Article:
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House education budget pumps up spending, tuition

Wednesday, March 27th, 2013 by John Kennedy

The Florida House would increase school spending by $395 per-pupil next year while also allowing Florida colleges and universities to boost tuition by 6 percent, under an education budget released Wednesday.

Education Budget chairman Erik Fresen, R-Miami, said the spending plan is also likely to include $2,500 teacher pay raises — a priority of Gov. Rick Scott. Details are still being worked out.

“Right now, we are exceeding it,” Fresen said of the pay-raise effort.

But there are clear areas of friction.

Scott has recommended a $412-per-pupil increase — bringing spending to $6,800 for each of Florida’s 2.7 million students. That’s edging closer to the state’s high-water mark, $7,126 reached during the pre-recession 2006-07 school year.

Scott also reiterated his opposition Tuesday to tuition increases.

“I’m against tuition increases. This is a tax, this is a tax on students, it is a tax on families. We can’t be raising the cost of getting a higher education in this state,” Scott said.

Among the more controversial provisions of the House budget is what Fresen called a recalibration of the state’s school funding formula. The rewrite changes how students taking online classes are calculated — a move which supporters of Florida Virtual School — condemed Wednesday.

Florida Virtual School is the nation’s largest K-12 online system. It’s been used by many students to take a seventh class — above the standard six offered by many school districts — and in rural counties where online students can access classes not available in classrooms, supporters said.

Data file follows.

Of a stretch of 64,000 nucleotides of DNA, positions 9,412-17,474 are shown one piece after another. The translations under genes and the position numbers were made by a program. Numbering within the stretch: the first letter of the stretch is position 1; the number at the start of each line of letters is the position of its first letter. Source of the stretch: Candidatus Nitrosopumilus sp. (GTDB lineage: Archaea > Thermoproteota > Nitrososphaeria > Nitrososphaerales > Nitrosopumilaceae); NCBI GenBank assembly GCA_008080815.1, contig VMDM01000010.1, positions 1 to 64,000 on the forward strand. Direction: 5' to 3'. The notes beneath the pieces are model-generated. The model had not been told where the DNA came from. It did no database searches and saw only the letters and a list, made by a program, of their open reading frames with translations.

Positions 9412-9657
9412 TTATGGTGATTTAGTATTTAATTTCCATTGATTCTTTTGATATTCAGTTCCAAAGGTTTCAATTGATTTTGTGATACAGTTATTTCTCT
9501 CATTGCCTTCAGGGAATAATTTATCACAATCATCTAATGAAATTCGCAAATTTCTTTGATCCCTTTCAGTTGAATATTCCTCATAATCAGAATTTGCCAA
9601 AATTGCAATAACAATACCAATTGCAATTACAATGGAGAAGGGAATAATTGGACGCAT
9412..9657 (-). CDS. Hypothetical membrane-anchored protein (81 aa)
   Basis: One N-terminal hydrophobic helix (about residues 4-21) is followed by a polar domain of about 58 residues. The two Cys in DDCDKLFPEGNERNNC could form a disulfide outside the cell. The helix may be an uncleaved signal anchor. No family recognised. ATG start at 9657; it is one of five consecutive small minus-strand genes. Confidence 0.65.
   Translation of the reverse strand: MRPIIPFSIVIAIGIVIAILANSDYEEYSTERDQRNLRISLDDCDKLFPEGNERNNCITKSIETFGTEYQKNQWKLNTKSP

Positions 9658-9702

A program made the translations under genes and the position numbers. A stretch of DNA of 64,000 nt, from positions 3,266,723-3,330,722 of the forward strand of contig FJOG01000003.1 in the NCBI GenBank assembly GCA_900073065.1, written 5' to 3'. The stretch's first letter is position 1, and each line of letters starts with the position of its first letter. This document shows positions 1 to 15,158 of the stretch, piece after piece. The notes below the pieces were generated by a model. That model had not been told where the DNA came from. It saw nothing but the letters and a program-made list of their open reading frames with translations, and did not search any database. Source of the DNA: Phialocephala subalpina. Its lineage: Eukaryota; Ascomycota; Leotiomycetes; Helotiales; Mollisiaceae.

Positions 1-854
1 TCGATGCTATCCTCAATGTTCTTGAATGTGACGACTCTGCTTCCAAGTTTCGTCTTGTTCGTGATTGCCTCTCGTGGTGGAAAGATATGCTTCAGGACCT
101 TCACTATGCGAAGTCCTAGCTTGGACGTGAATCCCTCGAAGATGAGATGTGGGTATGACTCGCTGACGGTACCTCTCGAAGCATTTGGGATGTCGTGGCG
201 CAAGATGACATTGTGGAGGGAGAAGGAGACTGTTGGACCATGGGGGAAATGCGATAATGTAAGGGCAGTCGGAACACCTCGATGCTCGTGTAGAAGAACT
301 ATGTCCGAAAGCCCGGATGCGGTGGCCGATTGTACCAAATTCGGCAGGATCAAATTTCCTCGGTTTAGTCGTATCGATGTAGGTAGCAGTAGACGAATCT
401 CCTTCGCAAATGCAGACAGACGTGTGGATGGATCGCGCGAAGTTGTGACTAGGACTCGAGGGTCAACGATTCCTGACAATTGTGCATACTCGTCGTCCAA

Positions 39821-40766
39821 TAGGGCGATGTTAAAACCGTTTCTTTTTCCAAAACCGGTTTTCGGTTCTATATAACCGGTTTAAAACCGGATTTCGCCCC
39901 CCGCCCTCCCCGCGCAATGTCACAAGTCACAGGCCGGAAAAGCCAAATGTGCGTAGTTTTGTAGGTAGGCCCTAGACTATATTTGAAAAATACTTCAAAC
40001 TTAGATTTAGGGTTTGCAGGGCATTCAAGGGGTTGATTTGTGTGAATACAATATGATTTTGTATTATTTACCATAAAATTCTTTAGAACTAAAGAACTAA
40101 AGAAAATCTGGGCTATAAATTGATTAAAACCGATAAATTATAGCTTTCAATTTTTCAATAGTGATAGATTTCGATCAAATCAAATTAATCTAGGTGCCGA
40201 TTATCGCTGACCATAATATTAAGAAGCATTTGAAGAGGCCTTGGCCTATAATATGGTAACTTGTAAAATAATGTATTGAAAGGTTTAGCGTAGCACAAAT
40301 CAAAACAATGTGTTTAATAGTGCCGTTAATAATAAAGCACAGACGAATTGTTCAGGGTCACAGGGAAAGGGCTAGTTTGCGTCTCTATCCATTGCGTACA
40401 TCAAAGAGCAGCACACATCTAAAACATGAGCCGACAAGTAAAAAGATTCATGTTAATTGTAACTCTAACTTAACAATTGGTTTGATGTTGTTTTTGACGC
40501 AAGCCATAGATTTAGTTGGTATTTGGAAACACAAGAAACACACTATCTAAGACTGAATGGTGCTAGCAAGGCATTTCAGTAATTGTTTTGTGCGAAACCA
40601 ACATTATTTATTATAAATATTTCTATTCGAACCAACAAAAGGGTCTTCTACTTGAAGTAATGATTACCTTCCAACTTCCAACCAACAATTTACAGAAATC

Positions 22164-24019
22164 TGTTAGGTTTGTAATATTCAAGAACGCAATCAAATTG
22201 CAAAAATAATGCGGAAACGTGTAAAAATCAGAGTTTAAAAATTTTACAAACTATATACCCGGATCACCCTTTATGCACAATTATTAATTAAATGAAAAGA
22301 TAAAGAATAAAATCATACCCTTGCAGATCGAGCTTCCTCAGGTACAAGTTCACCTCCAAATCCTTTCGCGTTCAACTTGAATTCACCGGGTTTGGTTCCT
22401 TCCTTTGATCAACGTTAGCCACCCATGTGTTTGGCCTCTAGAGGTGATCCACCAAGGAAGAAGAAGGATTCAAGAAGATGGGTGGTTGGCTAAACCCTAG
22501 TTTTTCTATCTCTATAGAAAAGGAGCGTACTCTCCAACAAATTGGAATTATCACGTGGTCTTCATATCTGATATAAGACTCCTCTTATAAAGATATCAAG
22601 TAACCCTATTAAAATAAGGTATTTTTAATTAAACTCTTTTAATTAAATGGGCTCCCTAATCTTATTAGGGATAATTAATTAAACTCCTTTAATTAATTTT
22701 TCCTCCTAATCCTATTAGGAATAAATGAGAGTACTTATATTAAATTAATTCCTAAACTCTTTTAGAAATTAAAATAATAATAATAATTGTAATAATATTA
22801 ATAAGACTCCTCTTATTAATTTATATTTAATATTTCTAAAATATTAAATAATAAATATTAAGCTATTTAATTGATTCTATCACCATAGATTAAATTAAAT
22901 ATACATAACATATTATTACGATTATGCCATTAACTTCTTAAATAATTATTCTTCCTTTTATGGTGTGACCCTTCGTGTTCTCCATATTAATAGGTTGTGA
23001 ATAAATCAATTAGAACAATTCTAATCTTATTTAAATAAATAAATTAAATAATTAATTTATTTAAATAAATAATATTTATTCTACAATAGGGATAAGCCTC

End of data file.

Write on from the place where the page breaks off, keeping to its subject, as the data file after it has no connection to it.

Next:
Vern Pickup-Crawford, lobbyist for the Palm Beach County School Board, said the revamped formula would likely cost the county about $5 million.

 

Florida tops in public corruption, changes needed, watchdog says

Wednesday, June 6th, 2012 by John Kennedy

With Florida leading the nation in federal public corruption convictions over the past decade, a watchdog group Wednesday urged the state Legislature to give more investigative power to the state’s Commission on Ethics.

Palm Beach County has contributed its share to the statistics, with four county commissioners convicted of corruption charges over a four year period ending in 2010. Integrity Florida, a research organization, said the first step should be for lawmakers to pay attention to the wish list of proposals the ethics panel is expected to approve June 15.